I’m not sure when to start counting, but I don’t think I’ve had an actual HOBBY, per se, for 20 years. Every time I picked something up and stuck with it (music, cartooning) I quickly turned it into a vocation, or at least something I aspired to earn a living at. I never succeeded with music, but I pulled it off with cartooning.
So here I am with a hobby-ish pursuit (drawing funny pictures) as my day-job. Can I have a REAL hobby now? PLEASE?
It’s a rhetorical question. The answer is yes. I found one. Painting miniatures. I’ve been spending a few hours (maybe 15) per week on this for the last couple of weeks, but I’m not really COUNTING the hours. I don’t have to. This is something I do for fun, when I’ve gotten enough work done that I can feel good about actually playing.
I can also feel good about the fact that I’m starting to get kind of good at it. I don’t for a moment harbor the illusion that my work will compare favorably with those who do this professionally (and there are numerous professional mini-painters out there — I’ve joined a couple of communities where I can see their work and comment on it), but that doesn’t bother me. This is a HOBBY. The moment it stops being fun, I can decide to stop doing it and there are no sharp edges on that decision.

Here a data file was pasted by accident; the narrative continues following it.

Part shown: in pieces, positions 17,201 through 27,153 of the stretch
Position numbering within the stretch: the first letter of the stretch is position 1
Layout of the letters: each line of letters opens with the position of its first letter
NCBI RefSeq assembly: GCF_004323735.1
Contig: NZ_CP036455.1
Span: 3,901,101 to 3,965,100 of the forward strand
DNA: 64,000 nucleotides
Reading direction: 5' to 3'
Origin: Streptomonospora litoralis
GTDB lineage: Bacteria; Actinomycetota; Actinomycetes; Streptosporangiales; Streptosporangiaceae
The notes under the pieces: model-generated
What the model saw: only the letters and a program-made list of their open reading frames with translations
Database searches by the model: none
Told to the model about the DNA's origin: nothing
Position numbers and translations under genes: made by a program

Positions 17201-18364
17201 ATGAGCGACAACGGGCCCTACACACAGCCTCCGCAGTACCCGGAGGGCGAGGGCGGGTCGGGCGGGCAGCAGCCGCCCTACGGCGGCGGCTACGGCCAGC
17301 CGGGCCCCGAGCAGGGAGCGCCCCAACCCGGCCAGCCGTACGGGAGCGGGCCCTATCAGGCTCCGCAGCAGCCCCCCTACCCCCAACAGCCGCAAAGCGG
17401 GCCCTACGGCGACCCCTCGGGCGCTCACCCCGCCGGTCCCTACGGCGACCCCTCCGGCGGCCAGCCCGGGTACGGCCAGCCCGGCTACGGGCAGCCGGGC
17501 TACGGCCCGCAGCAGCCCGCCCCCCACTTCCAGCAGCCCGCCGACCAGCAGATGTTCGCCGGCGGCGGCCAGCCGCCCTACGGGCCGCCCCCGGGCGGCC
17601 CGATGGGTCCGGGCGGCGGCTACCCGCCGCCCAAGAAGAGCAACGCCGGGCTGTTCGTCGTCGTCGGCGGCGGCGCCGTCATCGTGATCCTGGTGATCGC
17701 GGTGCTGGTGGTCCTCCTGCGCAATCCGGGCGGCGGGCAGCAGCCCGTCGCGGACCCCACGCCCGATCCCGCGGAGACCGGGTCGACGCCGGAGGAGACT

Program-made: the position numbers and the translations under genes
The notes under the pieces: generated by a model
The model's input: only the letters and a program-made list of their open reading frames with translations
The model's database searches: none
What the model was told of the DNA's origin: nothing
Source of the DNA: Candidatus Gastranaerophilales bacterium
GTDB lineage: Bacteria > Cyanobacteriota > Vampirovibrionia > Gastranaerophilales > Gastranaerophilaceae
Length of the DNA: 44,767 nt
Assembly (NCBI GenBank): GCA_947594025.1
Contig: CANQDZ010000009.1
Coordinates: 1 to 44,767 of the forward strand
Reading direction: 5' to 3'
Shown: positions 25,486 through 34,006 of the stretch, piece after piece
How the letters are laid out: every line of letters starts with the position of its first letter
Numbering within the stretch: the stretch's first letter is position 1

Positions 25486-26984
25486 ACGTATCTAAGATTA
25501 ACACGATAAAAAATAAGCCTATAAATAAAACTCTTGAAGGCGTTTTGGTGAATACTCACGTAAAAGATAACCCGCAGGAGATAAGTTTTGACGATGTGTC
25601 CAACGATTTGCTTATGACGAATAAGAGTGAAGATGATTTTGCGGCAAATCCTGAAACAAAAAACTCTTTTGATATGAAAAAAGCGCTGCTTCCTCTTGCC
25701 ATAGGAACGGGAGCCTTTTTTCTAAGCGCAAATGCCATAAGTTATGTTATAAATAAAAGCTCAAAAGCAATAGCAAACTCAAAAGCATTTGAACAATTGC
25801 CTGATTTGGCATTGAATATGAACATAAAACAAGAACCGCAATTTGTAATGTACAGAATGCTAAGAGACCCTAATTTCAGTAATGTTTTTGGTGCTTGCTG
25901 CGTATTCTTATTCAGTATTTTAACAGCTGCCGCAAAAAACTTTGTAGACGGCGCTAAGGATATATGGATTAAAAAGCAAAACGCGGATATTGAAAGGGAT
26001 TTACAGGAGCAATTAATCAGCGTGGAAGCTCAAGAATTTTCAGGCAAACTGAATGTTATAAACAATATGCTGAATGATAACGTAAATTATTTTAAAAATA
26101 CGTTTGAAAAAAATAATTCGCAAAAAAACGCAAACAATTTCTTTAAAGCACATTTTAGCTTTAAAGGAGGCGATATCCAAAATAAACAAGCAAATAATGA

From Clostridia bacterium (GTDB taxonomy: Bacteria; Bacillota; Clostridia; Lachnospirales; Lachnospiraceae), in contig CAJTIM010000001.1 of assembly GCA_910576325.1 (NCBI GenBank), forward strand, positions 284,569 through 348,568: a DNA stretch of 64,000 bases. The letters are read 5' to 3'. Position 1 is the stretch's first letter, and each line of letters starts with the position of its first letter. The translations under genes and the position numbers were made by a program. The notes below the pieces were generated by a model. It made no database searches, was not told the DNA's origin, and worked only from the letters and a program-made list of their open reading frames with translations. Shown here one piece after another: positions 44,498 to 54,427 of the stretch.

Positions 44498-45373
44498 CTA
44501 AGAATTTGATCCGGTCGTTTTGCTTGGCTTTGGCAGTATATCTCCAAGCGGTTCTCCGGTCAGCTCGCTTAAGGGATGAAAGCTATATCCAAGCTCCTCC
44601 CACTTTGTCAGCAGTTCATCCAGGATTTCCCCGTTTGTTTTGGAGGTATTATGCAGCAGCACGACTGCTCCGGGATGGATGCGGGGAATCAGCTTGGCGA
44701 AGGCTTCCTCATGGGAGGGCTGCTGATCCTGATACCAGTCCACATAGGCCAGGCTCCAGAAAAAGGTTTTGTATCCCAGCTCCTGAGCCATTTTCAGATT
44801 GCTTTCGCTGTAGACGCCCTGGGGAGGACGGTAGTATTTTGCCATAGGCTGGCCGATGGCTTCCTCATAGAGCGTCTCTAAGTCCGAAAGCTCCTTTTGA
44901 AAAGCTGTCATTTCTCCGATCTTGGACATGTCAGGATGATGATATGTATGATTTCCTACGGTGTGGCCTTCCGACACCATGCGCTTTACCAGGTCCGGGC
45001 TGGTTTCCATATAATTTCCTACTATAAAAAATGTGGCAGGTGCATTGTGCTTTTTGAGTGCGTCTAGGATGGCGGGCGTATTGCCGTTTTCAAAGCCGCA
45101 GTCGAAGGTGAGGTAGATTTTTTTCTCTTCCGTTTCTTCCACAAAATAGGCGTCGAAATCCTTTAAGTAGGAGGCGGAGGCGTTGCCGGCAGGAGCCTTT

That’s really the definition of “Hobby,” right? Something you can stop doing when it stops being fun?
Anyway, enough talk. Here’s a mostly-finished miniature.
If you’re not familiar with this particular pursuit, please note the following: I did not sculpt the miniature in question. The model is roughly two-and-one-half inches high (6.35cm) and is used in a table-top wargame called “Hordes.” This is a “Dire Troll Mauler” and he is wearing a torn enemy flag as a diaper. His name is Cocoa. Cocoa came in a box with a stat card and was in about 10 unpainted pieces, which I had to assemble using a pin-vise, drill-bits, two gauges of wire, superglue, and epoxy putty (“green stuff” kneadatite.)The painting was done with a mixture of acrylic paints, inks, and non-acrylic varnishes over the course of about three weeks.
(Note also: this piece is absolutely, positively NOT for sale. Not ever. The moment I do that this stops being a hobby, and We Cannot Have That Happen Again. So don’t ask.)
(Addendum to Note Also: Okay… a million dollars. But just this once, and only because for that price I can retire, and then pay my friend Drew to paint me another one.)